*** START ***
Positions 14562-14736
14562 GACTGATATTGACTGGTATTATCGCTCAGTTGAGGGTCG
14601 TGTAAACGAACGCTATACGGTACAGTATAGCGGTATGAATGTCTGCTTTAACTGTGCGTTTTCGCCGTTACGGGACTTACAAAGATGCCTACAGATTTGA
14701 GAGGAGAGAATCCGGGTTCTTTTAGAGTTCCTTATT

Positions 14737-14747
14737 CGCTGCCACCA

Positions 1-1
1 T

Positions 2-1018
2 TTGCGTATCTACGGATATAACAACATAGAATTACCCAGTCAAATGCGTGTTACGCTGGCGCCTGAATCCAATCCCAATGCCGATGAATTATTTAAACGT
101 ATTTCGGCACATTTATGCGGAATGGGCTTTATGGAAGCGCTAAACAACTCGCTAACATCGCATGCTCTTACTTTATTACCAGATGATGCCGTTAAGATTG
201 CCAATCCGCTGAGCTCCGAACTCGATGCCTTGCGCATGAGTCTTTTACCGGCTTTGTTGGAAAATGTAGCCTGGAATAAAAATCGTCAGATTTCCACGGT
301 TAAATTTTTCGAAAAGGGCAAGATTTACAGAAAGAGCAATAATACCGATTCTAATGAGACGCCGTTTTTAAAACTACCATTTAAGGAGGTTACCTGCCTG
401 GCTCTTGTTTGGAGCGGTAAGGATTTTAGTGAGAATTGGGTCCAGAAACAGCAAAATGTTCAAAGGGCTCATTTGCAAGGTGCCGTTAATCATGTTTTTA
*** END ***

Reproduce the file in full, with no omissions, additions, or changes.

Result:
Positions 14562-14736
14562 GACTGATATTGACTGGTATTATCGCTCAGTTGAGGGTCG
14601 TGTAAACGAACGCTATACGGTACAGTATAGCGGTATGAATGTCTGCTTTAACTGTGCGTTTTCGCCGTTACGGGACTTACAAAGATGCCTACAGATTTGA
14701 GAGGAGAGAATCCGGGTTCTTTTAGAGTTCCTTATT

Positions 14737-14747
14737 CGCTGCCACCA

Positions 1-1
1 T

Positions 2-1018
2 TTGCGTATCTACGGATATAACAACATAGAATTACCCAGTCAAATGCGTGTTACGCTGGCGCCTGAATCCAATCCCAATGCCGATGAATTATTTAAACGT
101 ATTTCGGCACATTTATGCGGAATGGGCTTTATGGAAGCGCTAAACAACTCGCTAACATCGCATGCTCTTACTTTATTACCAGATGATGCCGTTAAGATTG
201 CCAATCCGCTGAGCTCCGAACTCGATGCCTTGCGCATGAGTCTTTTACCGGCTTTGTTGGAAAATGTAGCCTGGAATAAAAATCGTCAGATTTCCACGGT
301 TAAATTTTTCGAAAAGGGCAAGATTTACAGAAAGAGCAATAATACCGATTCTAATGAGACGCCGTTTTTAAAACTACCATTTAAGGAGGTTACCTGCCTG
401 GCTCTTGTTTGGAGCGGTAAGGATTTTAGTGAGAATTGGGTCCAGAAACAGCAAAATGTTCAAAGGGCTCATTTGCAAGGTGCCGTTAATCATGTTTTTA